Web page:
Arbigland House Dumfrieshire, Scotland

Arbigland House Dumfrieshire, Scotland 4Have you ever dreamed of owning your own small country estate? I know that I have, something with enough ground to wander around in and gather your thoughts, whiling away the day pottering in the grounds and when the mood takes you, a leisurely walk down to the seashore to take in the magnificent views. All this is possible at Arbigland house, a Refurbished Georgian country house with magnificent coastal gardens and seaviews. Asking price £1.8m

Main Arbigland House accomodation
Reception Hall, Drawing Room, Sitting Room, Library, Dining Room, Kitchen, Cloakroom, Morning Room
Master Bedroom with Dressing Room and Bathroom, 6 further Bedrooms and 3 Bathrooms (2 En Suite)

Large Basement with Offices and Stores

Traditional Courtyard
7 Bedroom Guest Cottage, 3 Bedroom Gardener’s Cottage, Derelict Stables Cottage
Squash Court, Stables, Garages, Workshops and Stores

Arbigland House Grounds
Coastal Garden with Huge Variety of Shrubs, Plants and Trees
Formal Garden. Lake. Grazing.
About 24 Acres In All

Arbigland is set just above the coast of the Solway Firth. Arbigland house lies between mature policy woodlands and magnificent wooded gardens which run down to the sea. It has open outlooks to both the north and south with sea views from all the main windows. The property was formerly part of Arbigland Estate which extends to about 1000 acres in all. The surrounding countryside combines rolling grass farmland, a spectacular coastline and an abundance of established woodland. There are many attractive walks and opportunities for pheasant shooting and wild fowling. The south west of Scotland is a genuinely rural area of Scotland. The area has a mild Gulf Stream climate which allows a variety of tender plants to be grown. There is a RSPB bird reserve nearby at Mershead on the Solway Firth. Recreational opportunities nearby include pheasant shooting, salmon fishing on the Rivers Nith and Annan, hunting with the Dumfriesshire & Stewartry Foxhounds and roe deer stalking in the forests inland. The coast offers opportunities for sailing, with a marina at Kippford 10 miles away. There is a championship quality coastal golf course at Southerness which is only 3 miles away. Dumfries, 12 miles to the north, is an active country town which provides a wide range of facilities including schools, a hospital, a wide range of shops, sports clubs and professional services. The M6 and M74, the main route from northwest England to Scotland, is only 24 miles to the east. There are railway stations at both Dumfries and Carlisle with services to Glasgow and London. Glasgow airport has a wide range of regular domestic and internationalservices.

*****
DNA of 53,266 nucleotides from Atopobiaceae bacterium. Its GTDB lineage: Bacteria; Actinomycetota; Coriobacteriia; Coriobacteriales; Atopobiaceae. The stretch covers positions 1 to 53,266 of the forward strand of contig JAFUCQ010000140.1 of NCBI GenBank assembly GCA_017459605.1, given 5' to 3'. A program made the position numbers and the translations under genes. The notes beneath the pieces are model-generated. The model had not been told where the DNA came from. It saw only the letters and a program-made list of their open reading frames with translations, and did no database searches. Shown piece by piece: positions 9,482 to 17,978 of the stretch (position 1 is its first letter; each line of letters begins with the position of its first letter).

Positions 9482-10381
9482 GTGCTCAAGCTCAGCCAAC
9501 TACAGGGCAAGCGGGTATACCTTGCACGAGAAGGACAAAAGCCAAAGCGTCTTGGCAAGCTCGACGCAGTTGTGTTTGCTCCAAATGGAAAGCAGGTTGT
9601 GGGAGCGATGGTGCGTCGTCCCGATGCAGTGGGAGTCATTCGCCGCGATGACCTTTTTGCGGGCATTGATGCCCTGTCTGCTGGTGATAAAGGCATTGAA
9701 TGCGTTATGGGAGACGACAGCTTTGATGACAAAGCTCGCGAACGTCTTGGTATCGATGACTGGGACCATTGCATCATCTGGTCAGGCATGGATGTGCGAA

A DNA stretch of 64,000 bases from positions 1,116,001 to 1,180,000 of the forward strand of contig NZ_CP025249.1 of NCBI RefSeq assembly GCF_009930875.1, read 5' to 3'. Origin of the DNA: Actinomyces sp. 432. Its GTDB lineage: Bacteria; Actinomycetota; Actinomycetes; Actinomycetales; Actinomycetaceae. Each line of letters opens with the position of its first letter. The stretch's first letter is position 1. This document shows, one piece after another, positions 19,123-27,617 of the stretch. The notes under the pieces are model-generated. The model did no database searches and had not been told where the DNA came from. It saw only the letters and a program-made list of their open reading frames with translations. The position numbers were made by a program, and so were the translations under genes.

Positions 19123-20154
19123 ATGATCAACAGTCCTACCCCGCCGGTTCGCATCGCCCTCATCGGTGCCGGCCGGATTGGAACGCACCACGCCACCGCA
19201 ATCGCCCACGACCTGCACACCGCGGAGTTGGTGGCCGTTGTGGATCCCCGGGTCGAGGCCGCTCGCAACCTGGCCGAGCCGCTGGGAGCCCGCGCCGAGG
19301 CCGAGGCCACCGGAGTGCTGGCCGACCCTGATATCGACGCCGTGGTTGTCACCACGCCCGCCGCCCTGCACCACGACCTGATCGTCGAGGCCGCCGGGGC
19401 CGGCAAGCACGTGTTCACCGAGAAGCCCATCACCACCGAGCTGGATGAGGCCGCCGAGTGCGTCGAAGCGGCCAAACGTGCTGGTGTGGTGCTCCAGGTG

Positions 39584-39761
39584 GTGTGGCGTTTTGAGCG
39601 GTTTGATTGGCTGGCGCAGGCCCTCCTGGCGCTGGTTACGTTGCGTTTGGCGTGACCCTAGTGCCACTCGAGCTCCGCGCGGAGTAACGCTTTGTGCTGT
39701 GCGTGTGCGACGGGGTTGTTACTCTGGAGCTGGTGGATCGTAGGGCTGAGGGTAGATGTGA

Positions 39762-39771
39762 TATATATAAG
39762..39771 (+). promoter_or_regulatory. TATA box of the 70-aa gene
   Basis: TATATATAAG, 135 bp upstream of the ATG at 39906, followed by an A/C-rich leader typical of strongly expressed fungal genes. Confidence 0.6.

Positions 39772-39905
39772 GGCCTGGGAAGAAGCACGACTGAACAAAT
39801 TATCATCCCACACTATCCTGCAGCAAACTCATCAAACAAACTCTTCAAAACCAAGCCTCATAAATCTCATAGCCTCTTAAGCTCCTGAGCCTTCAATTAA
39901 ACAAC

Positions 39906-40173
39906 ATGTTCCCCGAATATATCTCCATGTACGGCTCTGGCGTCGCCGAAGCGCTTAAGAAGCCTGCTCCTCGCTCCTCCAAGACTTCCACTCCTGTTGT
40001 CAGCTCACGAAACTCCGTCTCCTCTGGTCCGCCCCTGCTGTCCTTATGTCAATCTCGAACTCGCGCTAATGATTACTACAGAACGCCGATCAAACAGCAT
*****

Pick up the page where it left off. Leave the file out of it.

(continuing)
History of Arbigland House
The original house at Arbigland was McCulloch’s Castle which lay above the cliff to the north of the present property and was used from the Iron Age to about 1500. Thereafter the main house was moved to the top of the cliff on the south side of the bay. The foundations of that building are still in use as the present day sunken garden. In 1679 the Craik family bought the property and transformed the land to create the estate which exists today. William Craik designed a house to be built set back from the shore, it in the style of Adam, the most famous domestic architect of that time. The new house was completed in 1755.

Arbigland House has a classical Georgian entrance façade with a central pediment above Ionic pillars, stone urns on the roof and decorative stone detail. There are matching single storey octagonal pavilions on either side. A porch was subsequently added to the entrance façade to protect the front door from the prevailing south westerly wind. Internally, the accommodation is arranged on three floors with a basement
below. The house has beautifully proportioned rooms, particularly on the ground floor. Many original features such as fireplaces, decorative cornice work and window shutters remain. The house has been fully refurbished over the past ten years and now provides luxurious accommodation. The ground, first and second floors are all of highly manageable proportions. There is considerable scope to create more
accommodation in the basement and also in the unused elevations of the courtyard.

The Gardens at Arbigland House
The coastal gardens originate from about 1680, when the Craiks built a carriage drive from the stable block to their house above the shore. This avenue is now known as the “Broad Walk”. There are magnificent trees and a mass of rhododendrons to either side. The gardens were laid out in their present state by the Chatelaine in the 1920’s.
The gardens are well protected by established woodlands which include stands of conifers and a mix of broad leaf trees. This combined with the mild climatic conditions (which are comparable with Torquay, over 300 miles to the south) means that a huge variety of tender plants and shrubs not often seen in Scotland are flourishing. The gardens are included in the Inventory of Gardens and Designed Landscapes in Scotland.

Further information
Knight Frank
1 Edinburgh Quay
133 Fountainbridge
0131 222 9600

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